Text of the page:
Parsnip: The New Potato

Personal Chef Blog

Parsnip: The New Potato
/ Oct 27th, 2016 2:24 pm     A+ | a-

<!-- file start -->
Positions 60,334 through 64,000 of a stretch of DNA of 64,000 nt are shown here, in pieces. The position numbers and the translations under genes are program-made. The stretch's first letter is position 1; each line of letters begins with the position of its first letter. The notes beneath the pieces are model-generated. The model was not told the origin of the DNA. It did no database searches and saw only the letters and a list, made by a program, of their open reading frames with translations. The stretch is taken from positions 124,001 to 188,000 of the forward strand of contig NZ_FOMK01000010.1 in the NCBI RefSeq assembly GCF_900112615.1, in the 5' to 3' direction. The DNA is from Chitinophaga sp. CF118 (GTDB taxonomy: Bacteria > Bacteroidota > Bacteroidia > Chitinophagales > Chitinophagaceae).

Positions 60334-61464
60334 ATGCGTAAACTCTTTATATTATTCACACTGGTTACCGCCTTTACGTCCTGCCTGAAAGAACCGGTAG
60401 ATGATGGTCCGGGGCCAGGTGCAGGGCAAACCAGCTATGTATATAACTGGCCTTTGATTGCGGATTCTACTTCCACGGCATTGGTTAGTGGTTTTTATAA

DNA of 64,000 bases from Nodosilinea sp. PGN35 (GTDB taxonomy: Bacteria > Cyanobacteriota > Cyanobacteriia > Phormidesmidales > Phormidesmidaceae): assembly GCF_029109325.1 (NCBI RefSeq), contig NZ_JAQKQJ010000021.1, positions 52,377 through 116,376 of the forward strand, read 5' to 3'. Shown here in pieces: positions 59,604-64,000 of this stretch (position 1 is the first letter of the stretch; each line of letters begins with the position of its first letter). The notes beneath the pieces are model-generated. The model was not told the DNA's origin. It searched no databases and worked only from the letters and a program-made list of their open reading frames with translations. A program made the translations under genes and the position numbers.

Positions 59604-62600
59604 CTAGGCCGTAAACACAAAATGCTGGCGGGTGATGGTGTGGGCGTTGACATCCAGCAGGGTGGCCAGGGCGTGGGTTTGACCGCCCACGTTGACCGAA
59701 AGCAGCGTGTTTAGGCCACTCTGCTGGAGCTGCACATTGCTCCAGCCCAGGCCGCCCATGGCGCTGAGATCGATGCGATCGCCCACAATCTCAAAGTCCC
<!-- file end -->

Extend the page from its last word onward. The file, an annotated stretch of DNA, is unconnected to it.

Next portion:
Potatoes are a gift from the food gods! When baked, the skin gets crispy like a chip and the inside is fluffy and delicious. Fried potatoes in chip form or french fries can't be beat. The crunchy salty goodness is hard to resist and goes with everything. Having a sandwich, eat some chips or fries. Enjoying a steak, have some potatoes...any preparation is perfect. The down side to potatoes is they are extremely high in carbohydrates and in most preparations, high in fat. Alone, potatoes are high in potassium, vitamin C, B6 and are naturally fat free only having approximately 165 calories per serving. Have you ever eaten a fat free potato? I can honestly say I have NOT. I like my potatoes fried or with butter, cheese, and cream. The fat free notion goes out the window along with the added health benefits. The way I've begun to combat the starchy, fat laden potato dishes is to remove the potato and substitute the 100 calorie parsnip. Parsnips are pretty cool, they are fragrant, sweet and easy to prepare. The first time I saw a parsnip I flashed back to childhood and saw the vampire bunny we read about, Bunnicula. They look like white carrots (maybe the parsnip and the carrot are cousins). They are incredibly versatile and a fantastic substitution for their starchy white counterpart. images Parsnips are high in dietary fiber and anti-oxidants. The bright white root vegetable also has anti-inflammatory properties as well as being a good source for vitamin C, folic acid, B6, thiamin, vitamins K and E. So far, we are ahead of the game! This nutrient dense vegetable works with almost anything. My two favorite ways to enjoy Parsnips are in a puree, like mashed potatoes and roasted with other fall vegetables like carrots, beets, and sweet potatoes. Parsnip puree became popular with me because it is low carb and has the closest texture to a perfectly mashed potato. Mashed potatoes require far more technique than parsnips, they are far less forgiving. There is a super fine line between a perfectly creamy mashed potato and a gummy one. With the white root vegetable, you have a lot more leniency. Here is a recipe I use when I'm craving mashed potatoes and don't want to over do it with the carbohydrates. Parsnip Puree 1 lb parsnips, peeled and sliced thin 2 garlic cloves, smashed 1 c half and half 2 T butter salt to taste Bring parsnips, garlic, cream, milk, and butter to a boil in a medium saucepan. Reduce the heat then cover and simmer until the parsnips are very soft, 10–15 minutes. Uncover and cook until the liquid is reduced by half, about 5 minutes; season with salt. Puree in a blender until smooth. The stick blenders are fantastic for this application as well. Parsnip puree takes less than half the time of mashed potatoes and has a deeper nutritional bench. Anything that would normally get potatoes, now receives parsnips. images-1   Char Roasted Root Vegetables 4 parsnips, peeled 4 carrots, peeled 1 sweet potato, peeled 1 golden beet, peeled 6 brussel sprouts, halved 3 T olive oil salt to taste any combination of dried herbs you have in your pantry Pre-heat Oven to 425. Once all vegetables are peeled, cut them into approximately the same sizes, your choice. Place all vegetables in a bowl and add the oil, salt, and herbs. Toss them together and spread on 2 sheet pans. 1 sheet pan will allow the vegetables to steam rather than char and roast. Place in oven for 25 minutes. Once the vegetables are charred, turn the heat down to 400 and continue to roast until tender. Enjoy with any meal. 0611gtfat-roast-vegetables-628   Happy Fall!
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